Gaming on the Performance profile tames down the fans to about 46-47 dB at head level (46 dB in Armoury Crate), and slightly limits the GPU performance, while the temperatures show little variations. Finally, gaming on Silent further quiets down the fans to about 38-39 dB at head-level (38 dB in Armory Crate), but also further limits the performance.
As far as the external temperatures go, the interior hits low-50s in the hottest parts around the heatpipes, but the lower half and the WASD/arrow keys stay within comfortable high-30s. The bottom hits temperatures of 60+ degrees in a small area around the heatpipes, but again, most of the panel stays much cooler even when running games.
Both fans remain active all the time, even with light use, but they spin quietly on Silent/Performance and are pretty much inaudible even in a silent room. You will hear them if you keep the laptop on Turbo while plugged-in.
Here’s a round-up of our fan-noise measurements:
- Turbo – 51-52 dB with games (51 dB Armoury Crate), 51-52 dB with Cinebench loop test;
- Performance – 46-47 dB with games (46 dB Armoury Crate), 46-47 dB with Cinebench loop test;
- Silent – 38-39 dB with games (38 dB Armoury Crate), 38-39 dB with Cinebench loop test, 25-33 dB with Daily use.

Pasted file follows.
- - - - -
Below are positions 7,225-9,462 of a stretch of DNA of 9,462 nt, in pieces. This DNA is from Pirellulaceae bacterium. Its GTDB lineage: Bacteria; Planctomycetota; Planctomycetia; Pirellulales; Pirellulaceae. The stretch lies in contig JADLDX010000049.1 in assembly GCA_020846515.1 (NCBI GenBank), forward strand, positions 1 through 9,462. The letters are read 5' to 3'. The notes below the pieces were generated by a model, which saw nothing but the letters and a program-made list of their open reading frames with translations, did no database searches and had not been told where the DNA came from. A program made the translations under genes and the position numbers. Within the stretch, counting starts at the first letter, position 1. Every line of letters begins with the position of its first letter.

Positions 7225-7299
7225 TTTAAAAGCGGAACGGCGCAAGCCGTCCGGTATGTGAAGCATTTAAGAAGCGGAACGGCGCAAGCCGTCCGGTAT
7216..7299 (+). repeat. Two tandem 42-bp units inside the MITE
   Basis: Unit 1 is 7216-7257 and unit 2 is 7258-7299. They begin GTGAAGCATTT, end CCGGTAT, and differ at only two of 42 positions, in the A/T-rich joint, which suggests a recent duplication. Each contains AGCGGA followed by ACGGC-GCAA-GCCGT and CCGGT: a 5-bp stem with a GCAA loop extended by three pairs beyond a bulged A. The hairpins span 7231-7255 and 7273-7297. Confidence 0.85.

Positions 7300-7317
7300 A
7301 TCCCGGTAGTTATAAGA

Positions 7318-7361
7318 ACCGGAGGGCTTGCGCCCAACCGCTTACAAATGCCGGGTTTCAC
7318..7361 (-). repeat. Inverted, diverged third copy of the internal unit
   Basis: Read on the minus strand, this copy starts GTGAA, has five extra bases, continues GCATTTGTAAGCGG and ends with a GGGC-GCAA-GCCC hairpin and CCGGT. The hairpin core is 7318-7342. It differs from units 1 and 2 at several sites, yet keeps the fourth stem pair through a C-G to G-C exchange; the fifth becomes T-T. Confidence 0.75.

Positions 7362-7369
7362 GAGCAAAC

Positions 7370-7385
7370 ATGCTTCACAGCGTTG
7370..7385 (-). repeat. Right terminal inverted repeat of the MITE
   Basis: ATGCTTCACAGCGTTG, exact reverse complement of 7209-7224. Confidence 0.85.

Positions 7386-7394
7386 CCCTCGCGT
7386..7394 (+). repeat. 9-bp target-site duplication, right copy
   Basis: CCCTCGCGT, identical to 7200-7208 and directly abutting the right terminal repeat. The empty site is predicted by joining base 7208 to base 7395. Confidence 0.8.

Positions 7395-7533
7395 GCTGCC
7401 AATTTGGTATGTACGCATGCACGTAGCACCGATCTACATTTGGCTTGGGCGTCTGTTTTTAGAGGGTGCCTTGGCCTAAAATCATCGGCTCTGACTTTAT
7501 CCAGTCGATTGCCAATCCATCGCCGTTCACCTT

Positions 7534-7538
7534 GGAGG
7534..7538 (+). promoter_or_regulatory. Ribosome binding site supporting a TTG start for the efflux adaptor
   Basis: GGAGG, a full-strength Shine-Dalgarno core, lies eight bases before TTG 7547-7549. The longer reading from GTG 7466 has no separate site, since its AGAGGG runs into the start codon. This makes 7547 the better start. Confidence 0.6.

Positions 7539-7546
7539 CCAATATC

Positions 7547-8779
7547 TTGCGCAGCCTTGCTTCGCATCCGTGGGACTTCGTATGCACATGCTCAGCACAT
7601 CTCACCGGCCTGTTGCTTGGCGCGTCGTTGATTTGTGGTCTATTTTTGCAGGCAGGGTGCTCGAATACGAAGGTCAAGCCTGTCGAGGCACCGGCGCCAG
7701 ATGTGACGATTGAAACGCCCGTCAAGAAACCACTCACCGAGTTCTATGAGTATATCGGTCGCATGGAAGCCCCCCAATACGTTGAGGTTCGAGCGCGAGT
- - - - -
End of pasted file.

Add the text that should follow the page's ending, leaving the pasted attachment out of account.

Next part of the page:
And here’s what we measured in terms of chassis temperatures.
*Daily Use – streaming Netflix in EDGE for 30 minutes, Silent Profile, fans at 25-33 dB (23-29 dB in Armoury Crate)
*Gaming – Turbo– playing Far Cry 5 for 30 minutes, Turbo Profile, fans at 51-52 dB (48 dB in Armoury Crate)
*Gaming – Silent– playing Far Cry 5 for 30 minutes, Silent Profile, fans at 38-39 dB (38 dB in Armoury Crate)
We’re using a CAT S61 smartphone with a FLIR module for our thermal readings.
For connectivity, there’s Wireless 6 and Bluetooth 5 through an Intel AX201 chip on this unit, as well as Gigabit Lan. Our M15 performed well both near the router and at 30+ feet away with obstacles in between, without drops or other issues.